Following the trouble he stirred up earlier this month, Edwards found himself in the strange and sudden position of being an unpopular figure.

“It’s kind of messed up, because I want people to love me, man. I don’t want to give nobody a reason to hate me or talk bad about me, so I felt bad for myself and for what I said about people for sure,” said the 21-year-old Edwards, who was the first overall pick in the 2020 draft.

Timberwolves president of basketball operations Tim Connelly and coach Chris Finch both had stern conversations with Edwards after the social media post.

“It just makes me think before I do everything now, pretty much,” Edwards said.

Said Connelly: “He’s disappointed in his own actions. He’s disappointed that he put himself in that position, and hopefully he’ll continue to grow and we’ll continue to educate these guys on the importance of being really positive community members and respectful of all people that we’re lucky enough to have in our community.”

BONJOUR, RUDY

Media day for the Timberwolves has often been accompanied by some kind of off-the-court distraction, with the sudden firing of president of basketball operations Gersson Rosas (2021) and the trade demand made by star Jimmy Butler (2018) the most recent examples.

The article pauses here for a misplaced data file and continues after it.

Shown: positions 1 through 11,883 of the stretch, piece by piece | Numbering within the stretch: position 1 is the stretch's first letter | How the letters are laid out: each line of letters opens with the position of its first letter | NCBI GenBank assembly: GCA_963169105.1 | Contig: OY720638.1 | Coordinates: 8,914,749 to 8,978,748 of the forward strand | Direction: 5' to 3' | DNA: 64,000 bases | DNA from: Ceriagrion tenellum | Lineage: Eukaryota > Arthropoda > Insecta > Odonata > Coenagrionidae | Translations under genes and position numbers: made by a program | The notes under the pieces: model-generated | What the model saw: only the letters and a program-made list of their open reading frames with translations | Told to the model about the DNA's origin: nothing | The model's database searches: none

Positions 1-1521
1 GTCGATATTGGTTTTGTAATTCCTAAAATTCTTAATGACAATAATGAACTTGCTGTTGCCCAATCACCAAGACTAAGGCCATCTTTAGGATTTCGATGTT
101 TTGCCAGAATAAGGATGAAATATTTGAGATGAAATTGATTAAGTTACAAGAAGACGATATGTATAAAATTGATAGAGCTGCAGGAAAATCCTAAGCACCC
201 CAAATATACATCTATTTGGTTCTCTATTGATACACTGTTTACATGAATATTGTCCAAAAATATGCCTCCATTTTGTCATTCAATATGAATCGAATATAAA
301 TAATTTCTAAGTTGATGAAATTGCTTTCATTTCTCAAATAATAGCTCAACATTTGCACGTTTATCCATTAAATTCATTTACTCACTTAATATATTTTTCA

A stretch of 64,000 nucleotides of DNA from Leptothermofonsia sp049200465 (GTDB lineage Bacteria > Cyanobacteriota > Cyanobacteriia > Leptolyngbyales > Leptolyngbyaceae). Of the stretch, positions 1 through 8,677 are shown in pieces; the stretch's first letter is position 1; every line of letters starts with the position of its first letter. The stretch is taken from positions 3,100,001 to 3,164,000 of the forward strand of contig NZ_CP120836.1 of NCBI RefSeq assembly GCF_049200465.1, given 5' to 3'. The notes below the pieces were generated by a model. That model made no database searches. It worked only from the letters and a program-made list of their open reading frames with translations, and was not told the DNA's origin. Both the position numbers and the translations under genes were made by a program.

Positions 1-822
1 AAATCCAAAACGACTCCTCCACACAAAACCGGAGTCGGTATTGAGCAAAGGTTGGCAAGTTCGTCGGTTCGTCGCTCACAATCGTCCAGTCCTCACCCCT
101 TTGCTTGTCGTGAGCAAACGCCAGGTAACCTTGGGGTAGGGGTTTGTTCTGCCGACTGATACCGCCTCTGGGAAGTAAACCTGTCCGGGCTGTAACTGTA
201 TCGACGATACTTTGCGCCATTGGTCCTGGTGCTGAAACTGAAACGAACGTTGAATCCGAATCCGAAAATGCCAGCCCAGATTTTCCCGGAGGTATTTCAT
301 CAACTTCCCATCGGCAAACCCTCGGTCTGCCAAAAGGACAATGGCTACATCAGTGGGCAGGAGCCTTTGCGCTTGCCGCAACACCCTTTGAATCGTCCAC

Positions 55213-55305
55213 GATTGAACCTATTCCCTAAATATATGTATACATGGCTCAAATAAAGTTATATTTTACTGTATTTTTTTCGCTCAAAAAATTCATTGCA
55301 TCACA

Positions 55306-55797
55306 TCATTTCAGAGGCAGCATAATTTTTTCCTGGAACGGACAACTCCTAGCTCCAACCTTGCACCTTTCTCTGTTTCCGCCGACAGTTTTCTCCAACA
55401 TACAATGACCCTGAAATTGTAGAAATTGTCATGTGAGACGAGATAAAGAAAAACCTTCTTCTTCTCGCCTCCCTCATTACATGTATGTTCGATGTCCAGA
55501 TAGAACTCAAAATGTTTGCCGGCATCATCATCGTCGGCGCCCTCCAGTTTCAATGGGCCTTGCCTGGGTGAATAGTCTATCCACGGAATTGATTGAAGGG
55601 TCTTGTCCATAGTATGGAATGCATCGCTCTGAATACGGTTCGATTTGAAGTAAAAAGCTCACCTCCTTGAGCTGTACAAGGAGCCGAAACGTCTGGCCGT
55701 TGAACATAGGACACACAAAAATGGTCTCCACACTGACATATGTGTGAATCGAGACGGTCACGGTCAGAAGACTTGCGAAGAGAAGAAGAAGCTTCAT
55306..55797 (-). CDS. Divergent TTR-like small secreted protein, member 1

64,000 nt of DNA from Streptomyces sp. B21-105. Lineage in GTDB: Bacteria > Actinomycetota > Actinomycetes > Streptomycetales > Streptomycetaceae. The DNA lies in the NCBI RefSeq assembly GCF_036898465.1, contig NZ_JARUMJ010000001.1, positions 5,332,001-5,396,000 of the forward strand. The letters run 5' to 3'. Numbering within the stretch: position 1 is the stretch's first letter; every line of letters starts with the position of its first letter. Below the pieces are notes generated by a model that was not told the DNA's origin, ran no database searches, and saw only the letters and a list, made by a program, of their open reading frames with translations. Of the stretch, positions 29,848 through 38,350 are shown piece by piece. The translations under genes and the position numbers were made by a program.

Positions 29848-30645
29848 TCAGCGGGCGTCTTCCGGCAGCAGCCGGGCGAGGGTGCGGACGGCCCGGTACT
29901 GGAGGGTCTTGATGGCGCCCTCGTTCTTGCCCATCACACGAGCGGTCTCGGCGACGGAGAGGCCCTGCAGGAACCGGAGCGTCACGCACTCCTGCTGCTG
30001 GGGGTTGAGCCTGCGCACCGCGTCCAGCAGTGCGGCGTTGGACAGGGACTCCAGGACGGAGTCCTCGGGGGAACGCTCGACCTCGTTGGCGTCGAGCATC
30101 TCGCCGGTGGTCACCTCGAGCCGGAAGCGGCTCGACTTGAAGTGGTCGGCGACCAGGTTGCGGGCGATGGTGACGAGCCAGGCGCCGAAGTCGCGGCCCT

This time, the Edwards situation overshadowed some of the arrival of Rudy Gobert, the veteran center and defensive ace who was acquired this summer from the Utah Jazz for four players and five first-round draft picks.

Gobert recently returned from the EuroBasket championship, where his France national team lost to host Spain in the gold medal game in which he had only six points and two shots.

“You learn from the losses. You learn from the wins. For me, just learn how to finish the job. We had a really good tournament, but we fell short at the end,” Gobert said.

PATIENT RUSSELL

Playing this season on a salary of more than $31 million, point guard D'Angelo Russell has returned to training camp with an upbeat attitude, a new pick-and-roll partner in Gobert – and as a new dad.